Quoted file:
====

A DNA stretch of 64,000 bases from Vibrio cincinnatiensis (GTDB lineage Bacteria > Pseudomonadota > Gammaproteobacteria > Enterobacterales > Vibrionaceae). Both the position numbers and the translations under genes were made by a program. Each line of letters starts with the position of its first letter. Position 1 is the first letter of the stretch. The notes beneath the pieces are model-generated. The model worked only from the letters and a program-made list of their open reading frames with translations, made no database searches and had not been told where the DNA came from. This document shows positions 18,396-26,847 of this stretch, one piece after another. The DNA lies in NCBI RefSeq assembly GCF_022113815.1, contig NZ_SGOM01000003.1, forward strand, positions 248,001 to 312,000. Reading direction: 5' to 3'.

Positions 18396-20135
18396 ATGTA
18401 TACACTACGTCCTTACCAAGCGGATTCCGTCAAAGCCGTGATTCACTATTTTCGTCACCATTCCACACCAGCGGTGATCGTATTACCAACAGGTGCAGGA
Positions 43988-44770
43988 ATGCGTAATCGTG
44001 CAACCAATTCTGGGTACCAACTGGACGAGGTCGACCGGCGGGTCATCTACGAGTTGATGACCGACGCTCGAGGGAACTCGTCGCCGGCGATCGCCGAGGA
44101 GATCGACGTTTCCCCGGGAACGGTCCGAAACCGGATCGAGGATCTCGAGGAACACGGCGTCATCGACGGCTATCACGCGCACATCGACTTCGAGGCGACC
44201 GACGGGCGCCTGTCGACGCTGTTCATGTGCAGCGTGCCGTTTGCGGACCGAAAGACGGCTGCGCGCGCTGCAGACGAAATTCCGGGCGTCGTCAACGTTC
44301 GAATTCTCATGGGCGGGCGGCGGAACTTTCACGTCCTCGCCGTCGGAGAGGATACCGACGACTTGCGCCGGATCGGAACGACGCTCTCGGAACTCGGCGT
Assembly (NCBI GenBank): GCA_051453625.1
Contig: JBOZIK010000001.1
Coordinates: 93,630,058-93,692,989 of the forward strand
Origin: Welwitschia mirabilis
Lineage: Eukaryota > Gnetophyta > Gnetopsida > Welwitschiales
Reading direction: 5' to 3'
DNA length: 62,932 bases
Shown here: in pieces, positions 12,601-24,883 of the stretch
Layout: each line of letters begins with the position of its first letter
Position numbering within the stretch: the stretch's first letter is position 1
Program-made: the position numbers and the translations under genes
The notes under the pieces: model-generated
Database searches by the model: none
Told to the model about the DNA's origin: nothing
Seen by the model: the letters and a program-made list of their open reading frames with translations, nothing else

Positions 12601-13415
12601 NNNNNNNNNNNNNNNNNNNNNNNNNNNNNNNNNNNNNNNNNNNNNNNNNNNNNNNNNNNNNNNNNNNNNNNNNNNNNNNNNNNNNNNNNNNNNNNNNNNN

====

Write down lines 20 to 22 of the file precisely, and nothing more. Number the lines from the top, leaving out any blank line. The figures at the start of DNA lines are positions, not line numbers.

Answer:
Position numbering within the stretch: the stretch's first letter is position 1
Program-made: the position numbers and the translations under genes
The notes under the pieces: model-generated